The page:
The Damned of India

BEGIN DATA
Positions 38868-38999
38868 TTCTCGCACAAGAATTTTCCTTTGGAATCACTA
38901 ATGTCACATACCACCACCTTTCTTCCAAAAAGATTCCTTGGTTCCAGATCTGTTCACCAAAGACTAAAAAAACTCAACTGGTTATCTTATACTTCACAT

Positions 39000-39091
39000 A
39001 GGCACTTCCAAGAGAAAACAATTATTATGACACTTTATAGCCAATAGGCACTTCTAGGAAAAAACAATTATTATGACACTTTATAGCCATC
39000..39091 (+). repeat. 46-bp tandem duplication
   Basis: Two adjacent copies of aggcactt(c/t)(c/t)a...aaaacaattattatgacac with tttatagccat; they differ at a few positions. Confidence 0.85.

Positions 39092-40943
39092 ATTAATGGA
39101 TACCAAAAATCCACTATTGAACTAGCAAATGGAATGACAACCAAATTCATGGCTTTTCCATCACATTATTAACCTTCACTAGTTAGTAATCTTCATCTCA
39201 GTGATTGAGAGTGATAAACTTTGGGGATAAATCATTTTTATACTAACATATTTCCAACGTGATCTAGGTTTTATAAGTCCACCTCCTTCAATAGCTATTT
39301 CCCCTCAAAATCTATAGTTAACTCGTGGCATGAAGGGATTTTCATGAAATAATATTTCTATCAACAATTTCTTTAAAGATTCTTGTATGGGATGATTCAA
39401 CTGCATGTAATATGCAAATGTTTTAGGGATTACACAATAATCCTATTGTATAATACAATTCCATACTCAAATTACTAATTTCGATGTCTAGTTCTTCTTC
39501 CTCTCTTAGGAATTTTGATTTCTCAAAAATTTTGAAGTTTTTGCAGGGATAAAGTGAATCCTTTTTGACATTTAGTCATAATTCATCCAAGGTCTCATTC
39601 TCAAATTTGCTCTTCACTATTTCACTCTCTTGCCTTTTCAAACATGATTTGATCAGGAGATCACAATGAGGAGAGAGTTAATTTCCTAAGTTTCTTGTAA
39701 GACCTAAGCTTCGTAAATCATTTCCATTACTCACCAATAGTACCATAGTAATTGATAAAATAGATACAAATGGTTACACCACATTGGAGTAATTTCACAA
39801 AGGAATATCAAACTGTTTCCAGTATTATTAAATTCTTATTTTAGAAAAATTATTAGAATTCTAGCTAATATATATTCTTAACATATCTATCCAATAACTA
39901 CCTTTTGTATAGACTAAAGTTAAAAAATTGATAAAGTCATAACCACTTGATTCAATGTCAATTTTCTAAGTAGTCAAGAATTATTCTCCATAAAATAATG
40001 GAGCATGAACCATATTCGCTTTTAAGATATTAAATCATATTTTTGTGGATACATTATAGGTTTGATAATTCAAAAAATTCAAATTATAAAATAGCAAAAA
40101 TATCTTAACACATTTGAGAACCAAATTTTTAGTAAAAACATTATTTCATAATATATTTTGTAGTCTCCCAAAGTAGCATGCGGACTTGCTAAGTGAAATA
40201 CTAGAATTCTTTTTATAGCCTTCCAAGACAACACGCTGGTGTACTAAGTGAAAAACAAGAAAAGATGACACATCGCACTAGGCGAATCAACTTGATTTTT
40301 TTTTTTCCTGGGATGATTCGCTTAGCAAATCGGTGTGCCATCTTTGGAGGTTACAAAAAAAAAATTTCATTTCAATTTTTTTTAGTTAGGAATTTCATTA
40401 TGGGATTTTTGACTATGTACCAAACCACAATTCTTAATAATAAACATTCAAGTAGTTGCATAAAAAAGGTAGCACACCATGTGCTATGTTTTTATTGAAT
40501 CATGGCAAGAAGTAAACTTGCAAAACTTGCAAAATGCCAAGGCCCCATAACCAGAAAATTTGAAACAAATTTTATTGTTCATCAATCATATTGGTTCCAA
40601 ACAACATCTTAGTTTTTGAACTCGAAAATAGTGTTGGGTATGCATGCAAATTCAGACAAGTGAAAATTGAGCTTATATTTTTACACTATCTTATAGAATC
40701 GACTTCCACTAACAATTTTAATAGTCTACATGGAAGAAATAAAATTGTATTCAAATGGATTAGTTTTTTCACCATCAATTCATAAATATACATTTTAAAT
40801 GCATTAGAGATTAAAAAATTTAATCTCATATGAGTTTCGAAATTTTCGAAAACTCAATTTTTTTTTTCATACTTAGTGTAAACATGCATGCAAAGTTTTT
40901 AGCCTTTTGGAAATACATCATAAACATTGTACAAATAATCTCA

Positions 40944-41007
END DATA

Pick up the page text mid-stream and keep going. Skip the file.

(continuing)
Varanasi Sari, a six yard long piece of cloth, signifies the elegance, charm, grace and beauty of Indian women, with almost eight hundred years old tradition, has an important niche in the cultural contours of India. For centuries Varanasi was the cradle of ancient Indian tradition in the tailoring of the Sari. Today however, the lives of the weavers (or creators) of these wonderful saris are not as beautiful as the creation itself. Majority of small artisans and their families, though mostly on the brink of survival (on average they work 10 -12 hours a day to earn about 0.5 dollar), are dependent on this traditional craft for a living. In the era of globalization, the traditional art of hand weaving of the Baranasi sari is under serious threat by electrical looms and also by new technologies coming from China. The life of the weavers, passing through a time of crisis, is characterized by abject poverty, chronic malnutrition, varied health hazards and even starvation death and suicides.